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Saturday, July 22

Sen: Brown (D) Counteroffensive Gains Ground

A front page headline in the Cleveland Plain Dealer today declares "Security Votes Lose Context in Senate Race." The text of the article goes on to explain at some length why the current charges by incumbent Sen. Mike DeWine (R-Cincinnati) against challenger Rep. Sherrod Brown (D-Avon), in a TV ad that shows pictures of 9/11 and characterizes Brown's voting record as "weakening" national security, "may not be deserved" and "sorely lack context." The reporter places Brown's pre-9/11 votes for intelligence budget cuts in their correct context of a CIA that was error-prone, bloated, and still focused on the vanished threat of Soviet Union. "The whole point was that we knew there was a slush fund at the CIA, that they had a lot of money set aside," Brown is quoted as saying about the votes. "We knew they had a lot of problems at that agency, where they weren't doing their jobs, and we were sending them a message." Brown was joined in these votes by some prominent Republicans, such as Rep. James Sensenbrenner (R-WI) and Rep. Steve Chabot (R-Cincinnati). The reporter points out that the message sent by the these votes to the CIA (i.e., to improve its operations and focus on genuine threats) has been "flipped on its head" by the DeWine TV ad.

The effect of DeWine's inflammatory ad (produced by the same firm that created the notorious Swift Boat smear campaign against Sen. John Kerry (D-MA) during his presidential campaign) was initially blunted by the disclosure that the image of the burning World Trade Center had been doctored. (The ad was pulled and then resumed with a different image.) This new questioning of DeWine's underlying charges further undermines DeWine's assault.

A lot of credit goes to Brown for responding rapidly to DeWine's attack. When the Swift Boat ads appeared in the summer of 2004, the Kerry campaign hesitated for a few weeks before responding. They saw the attack as obviously scurrilous, the ad buy as relatively small (as it was, but cable news coverage spread the lies far and wide), and they didn't want to help the enemy by calling attention to their spurious claims. Many now regard this delay as the single worst mistake of Kerry's unsuccessful presidential bid.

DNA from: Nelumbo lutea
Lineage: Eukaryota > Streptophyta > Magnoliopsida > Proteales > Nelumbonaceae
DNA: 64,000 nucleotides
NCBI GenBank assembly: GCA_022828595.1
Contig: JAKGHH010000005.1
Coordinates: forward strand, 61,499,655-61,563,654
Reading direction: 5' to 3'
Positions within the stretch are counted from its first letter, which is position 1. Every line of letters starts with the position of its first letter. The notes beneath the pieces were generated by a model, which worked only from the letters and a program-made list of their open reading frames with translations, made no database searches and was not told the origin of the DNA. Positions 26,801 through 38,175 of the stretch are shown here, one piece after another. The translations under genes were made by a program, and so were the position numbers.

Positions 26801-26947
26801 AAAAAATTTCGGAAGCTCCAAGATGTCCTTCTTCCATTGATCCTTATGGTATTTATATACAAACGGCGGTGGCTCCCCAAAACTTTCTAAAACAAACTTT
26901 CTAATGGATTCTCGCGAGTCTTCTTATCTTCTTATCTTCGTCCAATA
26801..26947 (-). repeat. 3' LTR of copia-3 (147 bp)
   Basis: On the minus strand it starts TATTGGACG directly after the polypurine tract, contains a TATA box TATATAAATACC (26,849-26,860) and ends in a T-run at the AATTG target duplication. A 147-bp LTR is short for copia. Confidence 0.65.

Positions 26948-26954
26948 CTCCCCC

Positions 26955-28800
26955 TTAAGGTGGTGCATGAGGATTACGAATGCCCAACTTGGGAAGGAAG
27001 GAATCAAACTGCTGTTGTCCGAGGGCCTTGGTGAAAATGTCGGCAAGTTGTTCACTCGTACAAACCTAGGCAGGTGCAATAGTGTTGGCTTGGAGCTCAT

Determined not to repeat Kerry's error, Brown responded immediately to DeWine's ad by pointing to past instances when DeWine misled voters, including making false statements regarding conviction rates of his opponent during his campaign for Greene County Prosecutor in 1977. The Ohio Democratic Party followed up with a responsive ad, calling DeWine's charges "sad" and a "smear" and countering DeWine's portrayal of their respective voting records on national security. As noted by blogger Mark Adams on the new Ohio community blog As Ohio Goes, both DeWine's portrayal of Brown's voting record and part of ODP's response have been determined to be misleading by FactCheck.org.

The initial media response to DeWine's ad was merely to repeat the thrust of his charges. Just getting the media narrative to shift from that kind of mimicry to an examination of whether DeWine's attack has any basis in fact is a significant victory for Brown in this phase of the campaign.


At 5:52 PM, Anonymous Anonymous said...

While Brown's reply commercials were better than nothing (the speed at which he replied was certainly good), I think they were rather lacking.

First, they had some smooth-voiced narrator. Everybody knows to discount them. It should have been Brown himself responding to the ad.

I'd rather see a series of ads responding to each charge of DeWine's. Explain the circumstances; if it was one vote out of a series while trying to improve the bill, for pete's sake, say so! And call DeWine ignorant for not understanding the legislative process--hasn't he learned anything from his time in Washington?

And end each commercial by saying, "If DeWine will lie about something simple like this, what else is he lying to you about?"

Answer each charge directly, and head on. Otherwise, folks will wonder what Brown is hiding.

Come on! Can't the Dems do better than this?


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